If there is one thing everyone needs to understand before they start their presentation it’s the ending. Begin with the end in mind. As Oscar-winning movie director Andrew Stanton explains, “Storytelling is joke telling. It’s knowing your punch line, your ending. Knowing that everything you’re saying from the first sentence to the last is leading to a singular goal.”
Ask yourself: when’s the last time that you built your presentation, meeting agenda or sales pitch on a punch line? Did you begin with the end in mind? Did you pre-plan the one thing you wanted everyone in the room to leave with? It’s absurd not to plan a punch line - even the worst joke tellers have one in mind. So, if you have never done it then it’s time to start.
It’s the big idea, the lead of your story, and most importantly, the phrase that signifies the biggest change in how you want your listener to think or act about your topic.
Your punch line should not be “buy my product” because that is a message focused entirely on you. It needs to be a message that is framed with the listener in mind. How and why should your listener think or act differently about technology, an issue or their priorities. What problem are you trying to solve?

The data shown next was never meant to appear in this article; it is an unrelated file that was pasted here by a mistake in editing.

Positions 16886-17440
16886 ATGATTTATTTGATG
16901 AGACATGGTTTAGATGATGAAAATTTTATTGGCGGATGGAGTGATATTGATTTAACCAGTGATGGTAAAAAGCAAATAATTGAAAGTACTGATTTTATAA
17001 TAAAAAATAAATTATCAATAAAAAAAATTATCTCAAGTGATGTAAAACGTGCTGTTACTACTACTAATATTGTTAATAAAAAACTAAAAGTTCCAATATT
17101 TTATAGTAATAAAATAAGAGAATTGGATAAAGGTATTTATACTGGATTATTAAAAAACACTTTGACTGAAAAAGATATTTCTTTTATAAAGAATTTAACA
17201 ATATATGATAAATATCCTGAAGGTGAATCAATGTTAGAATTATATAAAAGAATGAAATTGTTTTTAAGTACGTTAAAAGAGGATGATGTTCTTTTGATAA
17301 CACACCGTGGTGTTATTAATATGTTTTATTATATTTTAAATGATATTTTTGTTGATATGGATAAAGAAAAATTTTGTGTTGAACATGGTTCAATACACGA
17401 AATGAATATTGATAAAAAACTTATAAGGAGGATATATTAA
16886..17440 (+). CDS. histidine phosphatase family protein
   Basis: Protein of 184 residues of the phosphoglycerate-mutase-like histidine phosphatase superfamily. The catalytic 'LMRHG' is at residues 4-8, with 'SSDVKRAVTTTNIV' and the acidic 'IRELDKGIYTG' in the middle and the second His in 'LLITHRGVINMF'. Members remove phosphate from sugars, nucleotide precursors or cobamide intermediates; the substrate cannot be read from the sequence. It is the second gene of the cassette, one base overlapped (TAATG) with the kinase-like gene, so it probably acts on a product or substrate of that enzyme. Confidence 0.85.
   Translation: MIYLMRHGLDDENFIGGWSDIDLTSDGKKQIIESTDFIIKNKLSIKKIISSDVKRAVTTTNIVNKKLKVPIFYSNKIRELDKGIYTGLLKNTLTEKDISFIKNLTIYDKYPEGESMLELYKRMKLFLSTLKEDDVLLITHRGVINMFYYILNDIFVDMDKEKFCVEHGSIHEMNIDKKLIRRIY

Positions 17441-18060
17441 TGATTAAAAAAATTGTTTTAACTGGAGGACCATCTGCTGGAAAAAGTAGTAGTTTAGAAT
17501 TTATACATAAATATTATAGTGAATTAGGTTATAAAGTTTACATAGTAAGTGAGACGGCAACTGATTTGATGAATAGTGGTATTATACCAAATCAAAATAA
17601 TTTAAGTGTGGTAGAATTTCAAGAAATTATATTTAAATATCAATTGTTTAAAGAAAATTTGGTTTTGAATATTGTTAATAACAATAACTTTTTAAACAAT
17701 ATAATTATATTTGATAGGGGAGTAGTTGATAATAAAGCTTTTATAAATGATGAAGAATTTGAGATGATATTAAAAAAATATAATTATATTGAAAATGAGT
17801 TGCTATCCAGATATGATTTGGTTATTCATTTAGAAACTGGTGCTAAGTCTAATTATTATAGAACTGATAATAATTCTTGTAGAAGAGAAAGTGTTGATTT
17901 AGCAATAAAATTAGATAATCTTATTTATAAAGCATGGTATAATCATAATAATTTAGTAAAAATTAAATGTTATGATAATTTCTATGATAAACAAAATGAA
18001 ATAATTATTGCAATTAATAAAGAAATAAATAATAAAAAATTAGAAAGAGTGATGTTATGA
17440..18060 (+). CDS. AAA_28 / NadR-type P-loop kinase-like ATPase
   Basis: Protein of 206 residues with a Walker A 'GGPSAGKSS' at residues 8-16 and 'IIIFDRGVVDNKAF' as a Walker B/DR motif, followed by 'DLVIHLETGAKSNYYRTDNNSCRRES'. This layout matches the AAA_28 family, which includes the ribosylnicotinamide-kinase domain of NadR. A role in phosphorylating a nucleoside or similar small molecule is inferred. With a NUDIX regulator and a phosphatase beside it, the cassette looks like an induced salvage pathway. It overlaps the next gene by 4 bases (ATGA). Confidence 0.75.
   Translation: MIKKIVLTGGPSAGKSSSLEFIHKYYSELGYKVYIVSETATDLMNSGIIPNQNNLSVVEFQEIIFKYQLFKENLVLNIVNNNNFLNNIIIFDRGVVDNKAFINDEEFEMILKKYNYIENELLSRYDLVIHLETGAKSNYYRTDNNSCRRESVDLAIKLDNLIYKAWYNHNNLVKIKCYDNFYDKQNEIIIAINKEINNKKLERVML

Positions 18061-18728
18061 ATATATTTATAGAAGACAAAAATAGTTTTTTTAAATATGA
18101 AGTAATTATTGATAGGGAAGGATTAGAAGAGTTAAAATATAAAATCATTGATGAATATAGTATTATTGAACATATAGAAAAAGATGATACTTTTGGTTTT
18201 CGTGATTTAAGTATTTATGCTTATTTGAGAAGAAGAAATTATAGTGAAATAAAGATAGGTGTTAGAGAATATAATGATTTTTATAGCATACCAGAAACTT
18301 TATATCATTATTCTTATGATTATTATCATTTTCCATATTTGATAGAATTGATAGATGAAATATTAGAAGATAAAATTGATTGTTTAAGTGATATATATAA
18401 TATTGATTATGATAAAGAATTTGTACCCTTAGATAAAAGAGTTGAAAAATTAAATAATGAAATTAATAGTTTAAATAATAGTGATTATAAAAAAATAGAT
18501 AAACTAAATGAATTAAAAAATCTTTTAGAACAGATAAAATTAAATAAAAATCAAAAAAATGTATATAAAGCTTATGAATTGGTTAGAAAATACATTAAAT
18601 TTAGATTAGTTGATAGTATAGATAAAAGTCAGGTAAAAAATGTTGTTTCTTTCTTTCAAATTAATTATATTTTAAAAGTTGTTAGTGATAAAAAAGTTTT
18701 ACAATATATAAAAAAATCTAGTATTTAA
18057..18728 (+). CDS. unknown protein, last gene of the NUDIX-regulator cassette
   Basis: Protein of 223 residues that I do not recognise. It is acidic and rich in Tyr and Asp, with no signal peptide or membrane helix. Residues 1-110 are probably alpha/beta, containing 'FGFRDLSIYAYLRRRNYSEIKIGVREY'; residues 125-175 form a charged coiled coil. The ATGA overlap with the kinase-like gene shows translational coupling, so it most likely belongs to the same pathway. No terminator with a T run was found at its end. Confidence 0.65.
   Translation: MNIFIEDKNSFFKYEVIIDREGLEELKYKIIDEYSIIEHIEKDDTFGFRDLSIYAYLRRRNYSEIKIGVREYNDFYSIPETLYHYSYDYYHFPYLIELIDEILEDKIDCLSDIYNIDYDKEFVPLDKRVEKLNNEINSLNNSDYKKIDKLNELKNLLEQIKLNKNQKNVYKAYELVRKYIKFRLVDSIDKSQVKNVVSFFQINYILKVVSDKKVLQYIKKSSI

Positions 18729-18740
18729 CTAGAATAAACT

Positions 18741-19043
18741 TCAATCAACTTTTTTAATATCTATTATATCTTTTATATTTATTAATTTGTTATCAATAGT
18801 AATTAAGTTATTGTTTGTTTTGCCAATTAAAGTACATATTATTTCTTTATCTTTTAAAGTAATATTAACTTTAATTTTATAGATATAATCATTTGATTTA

It is the most important thing you want to impart to your listener and the whole reason you are speaking to them in the first place. Therefore, not only do we need to be ruthless in prioritizing our most important message but we also have to frame it in a way that matters to them.
The fact is that most communication does not begin with the end in mind and, as a consequence, quickly becomes convoluted and confused. However, if you spend the time beginning at the end then it will lead the way. It will frame everything you do and all of the supporting content, claims and evidence that you need to gain buy-in will come easy.